What are the rights of young people in care?
Read all about the laws that specify the rights of young people in care
Children and young people in care are entitled to the same rights as all other children and young people. There are various acts and laws that specify what these rights are. SpunOut details these below.
The Irish Constitution states that:
If parents cannot provide for their children for physical or moral reasons, the State must "endeavour to supply the place of the parents, but always with due regard for the natural and imprescriptible rights [rights that can't be taken away] of the child."
In 2012 the Irish public voted yes to the Children's Rights Referendum and agreed to change this wording slightly. The Thirty-First Amendment of the Constitution (Children) Act 2012 was signed into law 28th April, 2015.
The Child Care Act 1991 states that:
- Every homeless child has a right to be sheltered.
- No child can be taken into care if their parents can prove they can provide adequate physical, emotional and mental care.
- The Health Board has a duty of care to look after a child/young person until the person is 18. Up until a person reaches 21, the Board may assist him/her until he/she is 21 years of age. This assistance can take the form of helping with the cost of education, accommodation, training or securing employment.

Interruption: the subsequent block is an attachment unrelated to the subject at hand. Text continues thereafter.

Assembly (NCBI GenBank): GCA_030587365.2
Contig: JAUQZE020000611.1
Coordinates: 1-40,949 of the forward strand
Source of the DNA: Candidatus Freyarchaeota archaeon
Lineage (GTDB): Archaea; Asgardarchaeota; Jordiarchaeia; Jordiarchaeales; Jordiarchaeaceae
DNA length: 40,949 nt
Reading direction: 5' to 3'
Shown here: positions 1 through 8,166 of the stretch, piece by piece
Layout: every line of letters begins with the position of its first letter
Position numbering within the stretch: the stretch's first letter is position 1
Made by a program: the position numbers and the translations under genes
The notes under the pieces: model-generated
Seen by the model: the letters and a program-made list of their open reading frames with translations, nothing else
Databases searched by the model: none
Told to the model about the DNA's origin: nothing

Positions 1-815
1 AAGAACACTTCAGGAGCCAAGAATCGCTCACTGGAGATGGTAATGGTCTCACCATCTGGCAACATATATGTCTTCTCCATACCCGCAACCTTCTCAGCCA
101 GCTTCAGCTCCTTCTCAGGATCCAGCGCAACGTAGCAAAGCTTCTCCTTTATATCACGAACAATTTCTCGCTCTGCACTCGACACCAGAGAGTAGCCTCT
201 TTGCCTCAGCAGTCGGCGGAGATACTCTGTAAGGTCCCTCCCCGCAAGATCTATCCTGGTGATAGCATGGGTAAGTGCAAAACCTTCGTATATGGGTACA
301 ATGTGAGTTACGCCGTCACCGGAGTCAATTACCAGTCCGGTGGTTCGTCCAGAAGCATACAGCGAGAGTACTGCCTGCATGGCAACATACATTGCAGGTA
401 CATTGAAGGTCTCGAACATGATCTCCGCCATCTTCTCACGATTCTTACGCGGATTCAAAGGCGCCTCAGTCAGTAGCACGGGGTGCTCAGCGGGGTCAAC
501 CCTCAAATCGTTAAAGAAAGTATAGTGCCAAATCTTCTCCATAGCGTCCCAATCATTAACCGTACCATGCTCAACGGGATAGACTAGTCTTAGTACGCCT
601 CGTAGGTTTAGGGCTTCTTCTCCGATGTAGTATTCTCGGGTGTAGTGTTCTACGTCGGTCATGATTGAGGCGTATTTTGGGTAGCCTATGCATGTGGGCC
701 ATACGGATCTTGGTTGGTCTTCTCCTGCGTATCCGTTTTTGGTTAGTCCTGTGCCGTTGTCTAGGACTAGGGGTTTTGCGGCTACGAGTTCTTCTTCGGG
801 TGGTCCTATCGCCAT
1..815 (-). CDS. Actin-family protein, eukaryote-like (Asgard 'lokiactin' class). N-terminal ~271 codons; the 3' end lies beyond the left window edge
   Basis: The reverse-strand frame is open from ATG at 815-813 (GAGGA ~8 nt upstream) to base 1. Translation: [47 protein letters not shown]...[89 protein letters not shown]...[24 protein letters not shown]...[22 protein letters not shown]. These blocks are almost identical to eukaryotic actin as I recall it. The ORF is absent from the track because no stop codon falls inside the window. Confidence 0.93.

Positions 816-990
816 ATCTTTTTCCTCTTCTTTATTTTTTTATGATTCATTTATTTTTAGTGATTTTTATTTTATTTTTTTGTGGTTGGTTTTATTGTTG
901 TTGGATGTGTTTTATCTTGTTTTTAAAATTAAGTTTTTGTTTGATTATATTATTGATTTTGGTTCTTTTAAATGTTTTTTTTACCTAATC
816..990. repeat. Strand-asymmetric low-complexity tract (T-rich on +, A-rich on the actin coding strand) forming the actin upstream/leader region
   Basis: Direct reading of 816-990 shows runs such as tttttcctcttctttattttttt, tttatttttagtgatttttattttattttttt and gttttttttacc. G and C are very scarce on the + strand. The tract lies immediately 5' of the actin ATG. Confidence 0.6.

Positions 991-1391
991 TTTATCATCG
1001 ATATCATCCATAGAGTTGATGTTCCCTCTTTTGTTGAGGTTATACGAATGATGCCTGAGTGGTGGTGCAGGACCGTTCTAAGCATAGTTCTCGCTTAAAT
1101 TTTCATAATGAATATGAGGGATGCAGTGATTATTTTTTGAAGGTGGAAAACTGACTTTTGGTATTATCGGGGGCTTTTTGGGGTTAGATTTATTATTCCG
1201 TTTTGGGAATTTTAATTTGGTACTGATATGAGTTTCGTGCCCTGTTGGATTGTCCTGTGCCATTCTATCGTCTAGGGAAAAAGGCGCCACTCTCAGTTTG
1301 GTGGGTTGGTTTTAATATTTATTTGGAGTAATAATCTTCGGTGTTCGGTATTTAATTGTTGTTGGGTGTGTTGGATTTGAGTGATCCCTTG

- In any court procedure, the welfare of the child/young person is the most important thing and the child/young person's wishes should be taken into consideration when deciding where they will be placed.
- The Health Board MUST facilitate reasonable access to the child by his parents or other carers/relatives.
The National Standards for Children's Residential Centres states that:
- A young person has the right to meet with an external authorised person whose duty it is to enquire about the young person's happiness and welfare.
- Young people's views should be sought when decisions that affect their daily life and future are made.
- There is a clear complaints procedure that young people can follow.
- Young people must have access to information about their rights. They also must be told verbally and in writing about their right to access their personal records.
- Young people in care have the right to enjoy the same opportunities as their peers.
- Young people in care must be facilitated in the practice of their religion.
- Young people in care must have access to facilities to make and receive phone calls.
- Young people in care must be consulted regarding health care and any treatment plans.
- Young people in care have a right to a room to themselves.
- Young people in care have the right to protection from abuse by their peers.
- Young people must be invited to attend all care review meetings concerning them.
- If contact is not allowed with their relatives or guardians, young people have the right to a detailed explanation as to the reasons why.
- Siblings should be placed together. If this is impossible, they must have high levels of contact.
- Young people in care should have early access to specialist health and educational services such as counsellors and medical specialists.
- Young people have the right to celebrate festive occasions and their birthdays in a special way, similar to their peers.
- Vegetarians, coeliacs or those with special needs should be offered a variety of suitable and nutritious food.